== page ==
Kettlebells as a training tool, tips for better studying habits and how wearable tech can help military recruits get through training.
Monday, October 2
Optimizing Learning in College: Tips from Cognitive Psychology
More than 80% of collegiate students report their primary form of studying is rereading their textbook and notes. Research shows this is rather time consuming and doesn’t necessarily lead to durable learning.
- Get organized early in the semester, develop good study habits initially.
- The syllabus is the road map to the semester. Use it, on the first day, to develop the previously mentioned habits by entering major exams and project dates into a calendar to visualize your upcoming month.
- Stay off social media, isolate yourself and study. One hour of devoted study will carry you much further than two plus hours of distracted social media and people watching studying.
- Leave your laptop at home and handwrite your notes. Information is better retained when you aren’t distracted by multitasking on the internet.
- One of the best study strategies you can do is practice testing. This is called retrieval practice–retrieving information from memory makes it easier to do so in the future.
Tuesday, October 3
The Role of Kettlebells in Strength and Conditioning
- Compared to other exercises, kettlebell swings seem to activate the medial hamstrings more than the lateral hamstrings.
- For sports that need training for horizontal propulsion, such as sprinting, kettlebell swings produce a higher ratio of horizontal to vertical ground reaction force when compared to jump squats or squats.
- Kettlebell swings are useful for injury prevention. They target the hamstrings at different muscle lengths which allows size gains and strength to occur evenly along the entirety of the muscle.
- Implement kettlebell swings during a power phase of a program (i.e. jumping or lunging) as they use moderate loads to produce powerful outputs.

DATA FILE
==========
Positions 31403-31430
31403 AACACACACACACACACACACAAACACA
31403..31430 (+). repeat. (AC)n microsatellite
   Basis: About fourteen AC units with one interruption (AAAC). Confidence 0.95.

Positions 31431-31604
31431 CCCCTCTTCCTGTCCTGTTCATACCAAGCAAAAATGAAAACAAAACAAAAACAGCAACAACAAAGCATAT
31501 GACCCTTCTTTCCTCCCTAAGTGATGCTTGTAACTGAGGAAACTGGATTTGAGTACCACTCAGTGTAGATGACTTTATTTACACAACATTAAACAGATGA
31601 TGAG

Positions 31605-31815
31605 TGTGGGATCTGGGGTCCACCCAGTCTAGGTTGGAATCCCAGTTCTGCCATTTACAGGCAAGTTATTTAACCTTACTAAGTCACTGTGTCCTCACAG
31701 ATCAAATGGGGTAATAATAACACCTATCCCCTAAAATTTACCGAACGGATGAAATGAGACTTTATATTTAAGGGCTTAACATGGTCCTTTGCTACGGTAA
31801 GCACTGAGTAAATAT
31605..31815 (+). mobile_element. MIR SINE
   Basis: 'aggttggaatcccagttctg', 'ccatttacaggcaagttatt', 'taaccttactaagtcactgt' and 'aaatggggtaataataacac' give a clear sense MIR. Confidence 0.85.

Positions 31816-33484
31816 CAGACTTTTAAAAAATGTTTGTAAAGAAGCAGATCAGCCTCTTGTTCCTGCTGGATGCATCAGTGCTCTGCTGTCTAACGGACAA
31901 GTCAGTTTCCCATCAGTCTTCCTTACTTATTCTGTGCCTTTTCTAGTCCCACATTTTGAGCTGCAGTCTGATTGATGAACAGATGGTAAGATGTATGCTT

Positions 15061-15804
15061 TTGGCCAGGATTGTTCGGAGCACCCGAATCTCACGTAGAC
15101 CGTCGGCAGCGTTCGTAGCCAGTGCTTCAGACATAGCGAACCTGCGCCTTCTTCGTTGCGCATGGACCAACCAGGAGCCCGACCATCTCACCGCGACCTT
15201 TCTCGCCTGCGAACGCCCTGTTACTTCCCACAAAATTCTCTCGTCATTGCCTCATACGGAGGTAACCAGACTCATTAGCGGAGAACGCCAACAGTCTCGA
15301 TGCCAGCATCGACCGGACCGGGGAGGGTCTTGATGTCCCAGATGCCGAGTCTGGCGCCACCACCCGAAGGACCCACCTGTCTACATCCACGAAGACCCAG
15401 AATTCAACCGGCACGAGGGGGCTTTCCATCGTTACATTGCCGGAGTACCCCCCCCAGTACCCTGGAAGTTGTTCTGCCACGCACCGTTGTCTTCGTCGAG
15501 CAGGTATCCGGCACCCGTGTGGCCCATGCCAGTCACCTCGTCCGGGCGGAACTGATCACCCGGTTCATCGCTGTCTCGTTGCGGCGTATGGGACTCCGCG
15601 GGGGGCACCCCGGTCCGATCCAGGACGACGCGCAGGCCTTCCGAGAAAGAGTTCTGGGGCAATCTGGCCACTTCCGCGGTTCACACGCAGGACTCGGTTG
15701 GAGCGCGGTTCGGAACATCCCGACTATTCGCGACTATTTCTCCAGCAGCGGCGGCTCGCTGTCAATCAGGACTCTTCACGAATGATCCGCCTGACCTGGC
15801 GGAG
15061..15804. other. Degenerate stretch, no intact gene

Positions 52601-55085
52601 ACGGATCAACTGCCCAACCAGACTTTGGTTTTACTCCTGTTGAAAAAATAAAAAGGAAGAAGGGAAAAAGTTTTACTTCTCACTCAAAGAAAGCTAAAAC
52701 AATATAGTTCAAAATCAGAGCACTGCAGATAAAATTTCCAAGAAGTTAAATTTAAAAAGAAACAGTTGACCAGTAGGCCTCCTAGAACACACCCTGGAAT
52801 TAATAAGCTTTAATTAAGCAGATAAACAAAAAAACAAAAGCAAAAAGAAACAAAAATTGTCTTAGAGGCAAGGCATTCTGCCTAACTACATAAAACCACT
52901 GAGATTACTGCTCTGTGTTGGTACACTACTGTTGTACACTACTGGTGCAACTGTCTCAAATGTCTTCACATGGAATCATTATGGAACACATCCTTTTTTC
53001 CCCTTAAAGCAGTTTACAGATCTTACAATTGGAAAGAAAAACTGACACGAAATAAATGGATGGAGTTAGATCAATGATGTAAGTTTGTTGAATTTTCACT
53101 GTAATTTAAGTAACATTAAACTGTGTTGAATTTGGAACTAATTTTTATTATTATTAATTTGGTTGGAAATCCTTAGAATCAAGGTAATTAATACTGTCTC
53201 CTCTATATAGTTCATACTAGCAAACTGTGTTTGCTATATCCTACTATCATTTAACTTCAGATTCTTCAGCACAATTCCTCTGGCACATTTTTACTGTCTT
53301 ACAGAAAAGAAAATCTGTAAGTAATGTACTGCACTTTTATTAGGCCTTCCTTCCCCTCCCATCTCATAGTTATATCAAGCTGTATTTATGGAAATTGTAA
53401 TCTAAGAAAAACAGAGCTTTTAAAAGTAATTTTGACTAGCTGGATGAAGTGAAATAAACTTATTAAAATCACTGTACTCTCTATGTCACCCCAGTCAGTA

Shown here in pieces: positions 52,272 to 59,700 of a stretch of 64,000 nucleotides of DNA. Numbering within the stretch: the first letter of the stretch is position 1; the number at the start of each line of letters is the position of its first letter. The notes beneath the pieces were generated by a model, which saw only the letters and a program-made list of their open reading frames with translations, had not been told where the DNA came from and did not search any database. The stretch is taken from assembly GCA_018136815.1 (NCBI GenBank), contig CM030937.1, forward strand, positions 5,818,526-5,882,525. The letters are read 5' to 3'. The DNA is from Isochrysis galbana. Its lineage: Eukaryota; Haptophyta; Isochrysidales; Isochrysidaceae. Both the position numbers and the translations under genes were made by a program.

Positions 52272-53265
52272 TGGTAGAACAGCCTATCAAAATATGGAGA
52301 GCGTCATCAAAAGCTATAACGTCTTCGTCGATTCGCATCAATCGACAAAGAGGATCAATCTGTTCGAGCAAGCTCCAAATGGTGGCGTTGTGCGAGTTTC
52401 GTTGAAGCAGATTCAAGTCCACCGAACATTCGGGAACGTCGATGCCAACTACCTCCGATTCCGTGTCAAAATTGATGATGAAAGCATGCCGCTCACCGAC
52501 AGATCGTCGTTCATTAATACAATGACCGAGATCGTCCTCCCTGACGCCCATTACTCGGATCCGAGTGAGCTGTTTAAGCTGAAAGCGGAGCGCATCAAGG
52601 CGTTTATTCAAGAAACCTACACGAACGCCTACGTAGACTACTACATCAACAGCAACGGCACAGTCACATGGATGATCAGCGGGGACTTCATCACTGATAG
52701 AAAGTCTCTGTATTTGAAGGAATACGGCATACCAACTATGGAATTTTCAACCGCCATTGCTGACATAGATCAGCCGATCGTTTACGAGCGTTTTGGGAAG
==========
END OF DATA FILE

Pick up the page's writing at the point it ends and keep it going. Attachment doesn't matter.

Wednesday, October 4
How Tech Could Help Marine Recruits Get Through Training
- At the Reconnaissance Training Company, at Camp Pendleton, 70% of Marines drop out.
- US Marine Col. Jeffrey C. Holt confirms that for every four Marine recruits, only one makes it through training. Marines in training often carry a 100-pound pack with 40 pounds of gear for up to 20 km.
- It is Col. Holt’s belief that wearable technology, biometric systems and big data analytics can make a difference. “Having the right information, at the right time, reduces risk and increases response time, resiliency, prevents injury and improve outcomes.”
- Fatigue is a huge problem in the Marine training camp. Examples of what they are looking for include wearable technology that can track how much sleep a Marine has had and a patch to track hydration.
Thursday, October 5
Review: Why We Sleep: The New Science of Sleep and Dreams by Matthew Walker
- In the US between 1950 and the present, the obesity rate rose from 13% of the population to 35%. During that time, the average amount of sleep American adults get each night has also declined.
- Matthew Walker, head of sleep and neuroimaging lab at the University of California Berkeley, thinks the correlation is not accident.
- Some people have a variant in the BHLHEA41 gene that allows them to sleep only 6 hours a night with no obvious impairment.
- With less sleep your heart rate goes up, your blood pressure rises, your stress hormones surge, your growth hormones fade, hunger increases, cells start to ignore insulin, and your emotions run rampant.
Friday, October 6
Game Day Slump: What To Do When Performance Tanks
- Often coaches will tackle a reductionist approach and assume that when a player is in a slump or misses a critical play, it is due to a physical limitation, such as the need to bench press more, etc.
- Instead of looking at a snapshot of what the player did or didn’t do in the moment, it is critical we assess a more holistic solution; a four-dimensional analysis:
- Technical – Technical training deals with developing the required skilled movement for the given sport or activity and usually consists of performing closed drills while observed by a coach.
- Tactical – Tactical training is concerned with sport specific decision making and reaction to situations.
- Physical – Physical training prepares the athlete to perform maximally in their specific sport or activity. This training builds appropriate power, strength, endurance, agility, stability and mobility.
- Psychological – Psychological training focuses on how an athlete performs in mentally challenging situations and related to the athlete’s will/motivation to reach goals or objectives.
- When assessing a pivotal event in a game, try to recreate similar moments in practice.
- Coaches will often assume they know what happened in a game and why, but it can be incredibly helpful to ask the player various questions such as “did they understand the play and where they were supposed to be?” Get the player’s perspective and go from there.